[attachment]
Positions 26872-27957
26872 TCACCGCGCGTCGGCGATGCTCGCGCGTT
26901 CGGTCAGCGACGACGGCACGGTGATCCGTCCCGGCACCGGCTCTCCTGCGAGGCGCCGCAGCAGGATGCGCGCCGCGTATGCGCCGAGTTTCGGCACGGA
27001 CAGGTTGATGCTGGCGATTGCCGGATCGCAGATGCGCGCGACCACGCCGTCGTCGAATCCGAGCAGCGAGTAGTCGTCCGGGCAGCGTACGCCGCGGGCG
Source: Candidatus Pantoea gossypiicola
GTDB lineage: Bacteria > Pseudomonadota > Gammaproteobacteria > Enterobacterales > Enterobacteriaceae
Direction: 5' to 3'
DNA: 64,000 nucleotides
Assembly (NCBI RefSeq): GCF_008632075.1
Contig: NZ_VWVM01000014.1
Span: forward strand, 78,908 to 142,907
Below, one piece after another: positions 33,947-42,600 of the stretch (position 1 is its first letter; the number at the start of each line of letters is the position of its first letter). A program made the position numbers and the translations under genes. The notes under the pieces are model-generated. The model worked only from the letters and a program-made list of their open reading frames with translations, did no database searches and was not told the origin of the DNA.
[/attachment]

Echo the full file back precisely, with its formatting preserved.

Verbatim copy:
Positions 26872-27957
26872 TCACCGCGCGTCGGCGATGCTCGCGCGTT
26901 CGGTCAGCGACGACGGCACGGTGATCCGTCCCGGCACCGGCTCTCCTGCGAGGCGCCGCAGCAGGATGCGCGCCGCGTATGCGCCGAGTTTCGGCACGGA
27001 CAGGTTGATGCTGGCGATTGCCGGATCGCAGATGCGCGCGACCACGCCGTCGTCGAATCCGAGCAGCGAGTAGTCGTCCGGGCAGCGTACGCCGCGGGCG
Source: Candidatus Pantoea gossypiicola
GTDB lineage: Bacteria > Pseudomonadota > Gammaproteobacteria > Enterobacterales > Enterobacteriaceae
Direction: 5' to 3'
DNA: 64,000 nucleotides
Assembly (NCBI RefSeq): GCF_008632075.1
Contig: NZ_VWVM01000014.1
Span: forward strand, 78,908 to 142,907
Below, one piece after another: positions 33,947-42,600 of the stretch (position 1 is its first letter; the number at the start of each line of letters is the position of its first letter). A program made the position numbers and the translations under genes. The notes under the pieces are model-generated. The model worked only from the letters and a program-made list of their open reading frames with translations, did no database searches and was not told the origin of the DNA.